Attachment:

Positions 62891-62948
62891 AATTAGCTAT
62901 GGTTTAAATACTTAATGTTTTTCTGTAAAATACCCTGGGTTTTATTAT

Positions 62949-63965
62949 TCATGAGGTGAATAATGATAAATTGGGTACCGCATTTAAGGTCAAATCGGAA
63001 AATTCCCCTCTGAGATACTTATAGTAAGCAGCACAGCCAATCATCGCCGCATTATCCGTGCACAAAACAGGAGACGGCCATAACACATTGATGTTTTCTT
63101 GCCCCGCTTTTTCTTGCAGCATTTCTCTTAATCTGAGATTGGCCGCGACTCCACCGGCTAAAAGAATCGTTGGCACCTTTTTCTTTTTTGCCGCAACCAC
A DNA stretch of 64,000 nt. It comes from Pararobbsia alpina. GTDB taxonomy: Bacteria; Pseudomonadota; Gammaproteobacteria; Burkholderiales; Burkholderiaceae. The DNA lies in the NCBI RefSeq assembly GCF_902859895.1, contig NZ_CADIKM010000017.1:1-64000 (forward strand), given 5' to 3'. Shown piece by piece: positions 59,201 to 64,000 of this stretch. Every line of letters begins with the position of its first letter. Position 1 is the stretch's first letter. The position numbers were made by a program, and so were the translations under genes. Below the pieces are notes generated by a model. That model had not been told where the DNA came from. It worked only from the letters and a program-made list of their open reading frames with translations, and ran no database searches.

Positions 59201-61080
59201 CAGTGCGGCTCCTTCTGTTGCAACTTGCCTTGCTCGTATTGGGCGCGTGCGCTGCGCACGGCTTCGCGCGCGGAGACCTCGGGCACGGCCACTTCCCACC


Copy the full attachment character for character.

Positions 62891-62948
62891 AATTAGCTAT
62901 GGTTTAAATACTTAATGTTTTTCTGTAAAATACCCTGGGTTTTATTAT

Positions 62949-63965
62949 TCATGAGGTGAATAATGATAAATTGGGTACCGCATTTAAGGTCAAATCGGAA
63001 AATTCCCCTCTGAGATACTTATAGTAAGCAGCACAGCCAATCATCGCCGCATTATCCGTGCACAAAACAGGAGACGGCCATAACACATTGATGTTTTCTT
63101 GCCCCGCTTTTTCTTGCAGCATTTCTCTTAATCTGAGATTGGCCGCGACTCCACCGGCTAAAAGAATCGTTGGCACCTTTTTCTTTTTTGCCGCAACCAC
A DNA stretch of 64,000 nt. It comes from Pararobbsia alpina. GTDB taxonomy: Bacteria; Pseudomonadota; Gammaproteobacteria; Burkholderiales; Burkholderiaceae. The DNA lies in the NCBI RefSeq assembly GCF_902859895.1, contig NZ_CADIKM010000017.1:1-64000 (forward strand), given 5' to 3'. Shown piece by piece: positions 59,201 to 64,000 of this stretch. Every line of letters begins with the position of its first letter. Position 1 is the stretch's first letter. The position numbers were made by a program, and so were the translations under genes. Below the pieces are notes generated by a model. That model had not been told where the DNA came from. It worked only from the letters and a program-made list of their open reading frames with translations, and ran no database searches.

Positions 59201-61080
59201 CAGTGCGGCTCCTTCTGTTGCAACTTGCCTTGCTCGTATTGGGCGCGTGCGCTGCGCACGGCTTCGCGCGCGGAGACCTCGGGCACGGCCACTTCCCACC